It is also expected that researchers will further develop and expand the applicability of the analytical technique of QCA. For several years, researchers have pointed out that QCA—both in its conceptual perspective and its analytical foundation—faces challenges when dealing with longitudinal data analysis (see Fischer & Maggetti, 2017; Furnari & Meuer, 2016; Hak, Jaspers, & Dul, 2013). Several researchers have provided alternative approaches for including time considerations in QCA, such as temporally ordered configurations (Caren & Panofsky, 2005), panel data set theory (García-Castro & Ariño, 2016), or case-oriented calibration of change patterns (Ragin, 2014b). Others have experimented with approaches, such as lagged time windows, for using QCA on time-series data (Aversa et al., 2015; Meuer & Rupietta, 2015). Yet, despite these advancements, QCA still lacks a compelling approach for fully capturing the potential of temporal theorizing and time-series configurational analysis.

Advancing the Conceptual Foundations of QCA

In addition to methodological developments, there are also significant opportunities for advancing the conceptual foundations of QCA. Current debates about the value of the conceptual perspectives underlying QCA have largely focused on the value of configurational thinking and theories (Cambré et al., 2013; Miller, 2018; Soda & Furnari, 2012), asking how to best conceptualize a configurational perspective and in what areas of organizational (and social) reality researchers can reasonably assume configurational phenomena to exist. The debates are expected to continue and ideally to result in a clearer articulation of how configurational theorizing proceeds, what its main tenets are, and how it differs from correlational theorizing or process theorizing. Specifically, more work is needed on how multiple conjunctural causation affects the conceptualization of social phenomena, thus contributing to a greater diversity in approaches to theorizing organizational and management phenomena.

QCA in the Interplay Between Theory and Methods

The introduction of QCA to the management and business literature has helped shift attention to alternative ways of theorizing, most notably typological theories and theorizing about necessary and sufficient conditions (Delbridge & Fiss, 2013). In fact, although many phenomena of interest to management researchers are configurational by nature (i.e., theoretical statements relating to the phenomena entail a conjunctural or equifinal logic), the phenomena have in the past largely been empirically studied using correlational methods, leading to a misfit between theories and methods (Fiss, 2007; Misangyi et al., 2017).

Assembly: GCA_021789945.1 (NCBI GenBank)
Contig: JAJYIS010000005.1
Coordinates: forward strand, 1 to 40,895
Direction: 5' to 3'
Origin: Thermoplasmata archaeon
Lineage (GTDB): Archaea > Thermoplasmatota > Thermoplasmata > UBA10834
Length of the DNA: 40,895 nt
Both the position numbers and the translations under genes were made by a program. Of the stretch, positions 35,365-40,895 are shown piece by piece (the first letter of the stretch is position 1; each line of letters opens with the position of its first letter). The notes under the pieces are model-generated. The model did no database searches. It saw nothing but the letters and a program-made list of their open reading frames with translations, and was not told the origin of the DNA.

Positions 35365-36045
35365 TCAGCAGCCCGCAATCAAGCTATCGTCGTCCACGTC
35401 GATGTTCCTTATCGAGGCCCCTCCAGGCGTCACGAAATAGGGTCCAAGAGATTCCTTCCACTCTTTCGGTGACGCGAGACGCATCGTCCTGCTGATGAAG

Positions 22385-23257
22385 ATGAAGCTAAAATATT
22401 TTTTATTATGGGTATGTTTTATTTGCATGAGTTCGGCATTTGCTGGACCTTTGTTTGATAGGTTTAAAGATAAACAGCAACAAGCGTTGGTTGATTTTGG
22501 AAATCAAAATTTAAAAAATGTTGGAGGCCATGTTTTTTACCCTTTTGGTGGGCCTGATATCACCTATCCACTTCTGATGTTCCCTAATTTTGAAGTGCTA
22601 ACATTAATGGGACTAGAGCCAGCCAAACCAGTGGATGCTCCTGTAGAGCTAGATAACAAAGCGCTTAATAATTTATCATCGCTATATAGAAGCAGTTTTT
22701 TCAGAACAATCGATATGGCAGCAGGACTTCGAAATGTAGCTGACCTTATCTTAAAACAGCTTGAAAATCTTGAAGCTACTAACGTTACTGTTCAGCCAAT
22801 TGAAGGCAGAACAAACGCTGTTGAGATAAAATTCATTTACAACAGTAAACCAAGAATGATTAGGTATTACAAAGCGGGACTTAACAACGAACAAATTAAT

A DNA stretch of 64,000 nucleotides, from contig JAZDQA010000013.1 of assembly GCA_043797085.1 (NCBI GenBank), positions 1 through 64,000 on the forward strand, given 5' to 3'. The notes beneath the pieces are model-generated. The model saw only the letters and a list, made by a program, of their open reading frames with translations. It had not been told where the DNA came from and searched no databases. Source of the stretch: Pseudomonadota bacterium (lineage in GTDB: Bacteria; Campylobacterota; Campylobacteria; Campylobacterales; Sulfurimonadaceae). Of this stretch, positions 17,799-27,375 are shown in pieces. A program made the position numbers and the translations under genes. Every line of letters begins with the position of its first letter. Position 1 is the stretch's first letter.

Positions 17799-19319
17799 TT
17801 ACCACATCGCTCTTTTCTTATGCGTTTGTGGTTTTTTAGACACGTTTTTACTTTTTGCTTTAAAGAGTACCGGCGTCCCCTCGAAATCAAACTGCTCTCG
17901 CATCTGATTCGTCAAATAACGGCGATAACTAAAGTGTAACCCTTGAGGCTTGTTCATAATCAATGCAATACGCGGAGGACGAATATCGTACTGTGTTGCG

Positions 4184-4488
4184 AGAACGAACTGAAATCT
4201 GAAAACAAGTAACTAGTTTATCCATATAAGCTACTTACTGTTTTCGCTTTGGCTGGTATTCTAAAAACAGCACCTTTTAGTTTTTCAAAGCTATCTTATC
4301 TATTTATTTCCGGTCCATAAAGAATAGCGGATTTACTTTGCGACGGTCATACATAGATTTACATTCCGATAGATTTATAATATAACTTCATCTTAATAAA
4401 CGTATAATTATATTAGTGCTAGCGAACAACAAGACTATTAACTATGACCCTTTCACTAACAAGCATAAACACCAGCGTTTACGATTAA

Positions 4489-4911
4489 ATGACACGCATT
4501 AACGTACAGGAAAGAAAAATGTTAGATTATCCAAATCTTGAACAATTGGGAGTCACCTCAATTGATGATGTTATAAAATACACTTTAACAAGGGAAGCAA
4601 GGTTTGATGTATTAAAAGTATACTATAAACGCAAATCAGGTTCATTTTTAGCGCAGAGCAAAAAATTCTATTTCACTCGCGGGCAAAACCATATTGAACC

Relatedly, because quantitative statistical methods represent the dominant methodological approach to empirical research in management, styles of theorizing have likewise been steered toward correlational statements, as shown by Delbridge and Fiss (2013), leading to a situation where methods significantly yet often unintentionally inform and shape theories (cf. Abbott, 1988). As a research approach, QCA thus offers an alternative to what Ragin (2008) called the hegemony of “net-effects thinking.” The comparative approach inherent in QCA, with its focus on complex causal processes, thus requires a new way of theorizing. Most notably, this way of theorizing differs from “the more of A, the more of B”—statements currently prevalent in management research. Instead, QCA requires statements focusing on causal conditions, combinations of conditions, or necessary or sufficient conditions for bringing about an outcome of interest. Thus, the introduction of QCA to management research has renewed interest in the alignment of theory and methods, along with potential pitfalls in current management research.